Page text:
1979-1984: The communist MPLA was always supported by the communist Soviet Union and Cuba, and continued to attack the People of Cabinda with its terror troops. More than 5000 Cuban communist troops were stationed in Cabinda in the 1970s and 1980s to kill rape and robe the People of Cabinda .

    May 1981: Six Cabindan men were sentenced to death on charges of belonging to FLEC.

    April 1989: An estimated 900,000 Cabindans were refugees in neighbouring states.

    September 29-30, 1992: The angolans  in angola went to the polls. In Cabinda separatist feelings were still prominent in the invaded State of Cabinda. However, in Cabinda, only 0,5% of Cabinda's Residents voted after being urged to boycott the elections by FLEC. This was interpreted as a referendum for Independence on the part of the Cabindans. Oil production in Cabinda provides a vast majority of angola's foreign earnings, yet Cabinda receives less than 1% of the oil revenue and remains underdeveloped and the people remain poor. The Communist MPLA angolan party rejected Cabinda's bid for Independence.

    January 1993: In angola continues in full scale civil war. Aid workers said 10,000-15,000 people have been killed in the past four months. UNITA launched an offensive in oil rich northern State of Cabinda. The brave People of the State of Cabinda  continue to be involved in a separate struggle against the MPLA Communist party for the Independence of the State of Cabinda. FLEC is once again active (now FLEC-FAC, Armed Forces of Cabinda). MPLA is thought to have more than 25,000 Foreign Mercenaries and angolan occupying troops in Cabinda.

    January 22, 1993:  The angolan MPLA and the Military, national police and civilians massacred civilians, mostly Bakongo in several cities. Reports suggested this was a deliberate attempt to destroy the Bakongo - Ethnic Cleansing - in Angola. The number of dead was thought to be in the thousands (most reports suggest between 10.000-15.000 dead). Some Ovimbundu were also killed. This massacre, was known as "Bloody Friday".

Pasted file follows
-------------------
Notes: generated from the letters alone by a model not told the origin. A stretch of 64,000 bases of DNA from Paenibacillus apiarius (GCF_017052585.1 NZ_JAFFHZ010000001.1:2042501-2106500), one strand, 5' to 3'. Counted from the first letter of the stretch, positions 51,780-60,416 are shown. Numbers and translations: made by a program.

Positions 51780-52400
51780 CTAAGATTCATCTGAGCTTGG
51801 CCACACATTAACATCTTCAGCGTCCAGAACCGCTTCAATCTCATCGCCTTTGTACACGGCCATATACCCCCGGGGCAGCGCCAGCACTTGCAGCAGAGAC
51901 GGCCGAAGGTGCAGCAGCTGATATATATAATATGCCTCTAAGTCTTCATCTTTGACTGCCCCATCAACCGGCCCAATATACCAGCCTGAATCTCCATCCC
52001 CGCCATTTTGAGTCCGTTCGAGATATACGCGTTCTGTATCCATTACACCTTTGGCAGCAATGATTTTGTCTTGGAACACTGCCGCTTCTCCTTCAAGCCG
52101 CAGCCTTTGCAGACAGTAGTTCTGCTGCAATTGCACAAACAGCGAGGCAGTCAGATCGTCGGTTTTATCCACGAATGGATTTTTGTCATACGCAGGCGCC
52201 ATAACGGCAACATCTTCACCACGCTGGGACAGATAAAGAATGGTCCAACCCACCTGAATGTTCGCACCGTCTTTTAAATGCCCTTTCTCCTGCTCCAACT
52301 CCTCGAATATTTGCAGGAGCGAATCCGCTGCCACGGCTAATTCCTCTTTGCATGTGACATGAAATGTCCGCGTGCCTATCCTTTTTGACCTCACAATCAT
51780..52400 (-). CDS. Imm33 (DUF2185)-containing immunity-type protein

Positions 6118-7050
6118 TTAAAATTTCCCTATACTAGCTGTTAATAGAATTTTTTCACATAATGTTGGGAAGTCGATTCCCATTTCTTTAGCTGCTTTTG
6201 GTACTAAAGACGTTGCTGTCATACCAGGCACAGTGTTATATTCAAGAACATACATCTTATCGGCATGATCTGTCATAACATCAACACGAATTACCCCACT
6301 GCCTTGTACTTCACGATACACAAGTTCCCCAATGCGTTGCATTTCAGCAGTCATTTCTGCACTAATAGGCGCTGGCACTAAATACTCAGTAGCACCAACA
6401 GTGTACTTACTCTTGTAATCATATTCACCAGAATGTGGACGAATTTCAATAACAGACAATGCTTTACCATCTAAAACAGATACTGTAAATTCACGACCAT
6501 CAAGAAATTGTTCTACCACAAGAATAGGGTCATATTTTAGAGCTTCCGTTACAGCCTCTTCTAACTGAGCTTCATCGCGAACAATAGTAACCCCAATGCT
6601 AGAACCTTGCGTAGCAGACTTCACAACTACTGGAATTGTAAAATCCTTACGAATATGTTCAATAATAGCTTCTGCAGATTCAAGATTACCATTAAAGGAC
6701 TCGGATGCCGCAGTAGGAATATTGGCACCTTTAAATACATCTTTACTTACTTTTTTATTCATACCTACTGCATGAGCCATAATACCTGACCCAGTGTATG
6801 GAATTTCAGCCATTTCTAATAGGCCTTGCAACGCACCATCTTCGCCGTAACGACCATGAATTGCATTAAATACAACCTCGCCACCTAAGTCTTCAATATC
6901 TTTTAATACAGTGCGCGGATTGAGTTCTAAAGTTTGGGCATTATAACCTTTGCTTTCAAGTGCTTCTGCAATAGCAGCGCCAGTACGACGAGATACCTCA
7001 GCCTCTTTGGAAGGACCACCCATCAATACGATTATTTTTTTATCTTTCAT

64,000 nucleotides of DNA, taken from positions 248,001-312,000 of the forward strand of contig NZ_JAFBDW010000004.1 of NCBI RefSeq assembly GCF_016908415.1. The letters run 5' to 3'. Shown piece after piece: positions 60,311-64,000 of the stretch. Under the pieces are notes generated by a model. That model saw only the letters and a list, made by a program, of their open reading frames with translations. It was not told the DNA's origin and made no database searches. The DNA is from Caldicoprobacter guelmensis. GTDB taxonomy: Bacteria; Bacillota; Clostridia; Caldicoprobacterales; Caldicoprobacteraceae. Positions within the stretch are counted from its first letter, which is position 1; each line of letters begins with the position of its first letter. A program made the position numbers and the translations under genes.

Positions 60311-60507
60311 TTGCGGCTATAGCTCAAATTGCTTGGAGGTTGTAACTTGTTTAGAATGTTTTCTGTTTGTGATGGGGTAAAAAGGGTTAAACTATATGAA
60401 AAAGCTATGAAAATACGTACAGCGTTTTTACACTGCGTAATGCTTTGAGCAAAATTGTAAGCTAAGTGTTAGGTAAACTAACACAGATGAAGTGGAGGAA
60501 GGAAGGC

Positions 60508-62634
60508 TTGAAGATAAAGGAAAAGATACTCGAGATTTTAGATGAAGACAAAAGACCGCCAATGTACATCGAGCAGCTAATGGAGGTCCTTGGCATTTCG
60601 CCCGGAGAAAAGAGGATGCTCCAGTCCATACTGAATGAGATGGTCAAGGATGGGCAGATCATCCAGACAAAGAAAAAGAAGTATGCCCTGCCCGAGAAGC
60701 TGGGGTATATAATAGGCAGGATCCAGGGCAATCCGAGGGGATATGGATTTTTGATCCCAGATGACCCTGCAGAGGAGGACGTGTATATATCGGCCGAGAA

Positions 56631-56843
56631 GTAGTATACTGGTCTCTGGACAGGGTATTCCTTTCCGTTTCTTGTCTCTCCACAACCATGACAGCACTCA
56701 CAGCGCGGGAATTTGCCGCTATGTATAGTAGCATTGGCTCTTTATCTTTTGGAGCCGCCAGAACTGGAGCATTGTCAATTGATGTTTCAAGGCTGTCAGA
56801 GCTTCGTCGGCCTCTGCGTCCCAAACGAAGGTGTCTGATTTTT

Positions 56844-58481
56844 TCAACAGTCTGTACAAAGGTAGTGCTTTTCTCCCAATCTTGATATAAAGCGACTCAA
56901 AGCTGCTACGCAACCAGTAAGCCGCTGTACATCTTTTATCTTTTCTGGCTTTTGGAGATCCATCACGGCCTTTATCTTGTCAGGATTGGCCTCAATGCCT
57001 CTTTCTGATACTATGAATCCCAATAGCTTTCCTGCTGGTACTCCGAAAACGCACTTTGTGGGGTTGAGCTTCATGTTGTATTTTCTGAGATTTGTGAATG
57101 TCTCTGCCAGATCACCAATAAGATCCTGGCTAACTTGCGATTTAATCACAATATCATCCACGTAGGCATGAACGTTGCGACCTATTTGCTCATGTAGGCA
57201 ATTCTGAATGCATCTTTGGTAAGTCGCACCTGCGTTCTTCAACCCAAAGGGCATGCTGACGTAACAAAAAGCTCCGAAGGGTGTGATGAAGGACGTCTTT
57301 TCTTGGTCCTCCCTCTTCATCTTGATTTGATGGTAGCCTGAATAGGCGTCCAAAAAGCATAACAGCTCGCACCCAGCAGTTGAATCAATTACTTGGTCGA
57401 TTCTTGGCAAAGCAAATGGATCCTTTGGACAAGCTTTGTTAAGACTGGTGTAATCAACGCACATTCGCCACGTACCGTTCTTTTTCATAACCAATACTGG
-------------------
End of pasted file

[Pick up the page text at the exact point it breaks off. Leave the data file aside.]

March 1993: FLEC  were thought to be in control of much of Cabinda'sjungle interior, but the angolan Communist MPLA still occupies CabindaCity, where one-half of Cabinda's population lives, and the oil wealth is robed from the People of Cabinda.

    March 1994: Talks between the MPLA and FLEC-FAC were scheduled for the first time in the history of the struggle for the Independence of Cabinda. Communist MPLA troops remained invading Cabinda, though fighting continued. FLEC-FAC had little outside support and few funds, but has the tacit support of all of the inhabitants of Cabinda.
    August 1994: UNITA accused the MPLA of operating a Scorched Earth policy in Cabinda. UNITA reported the Communist MPLA Killed more than 880 villagers in Katabuanga which resulted in hundreds of other Cabindans fleeing to Congo and Zaire.

      Risk Assessment

                 In Cabinda, insurgency continues. The State of Cabinda remains underdeveloped and the People remain poor despite the oil wealth there. However, more important to the people of the State of Cabinda seems to be their feeling of separateness from angola. They do not feel an affinity with the angolans and would like recognition as an Independent State. It is unlikely the Communist MPLA of angola will give up Cabinda because of the wealth of that region. Oil from Cabinda provides up to 95% of angola's foreign earnings.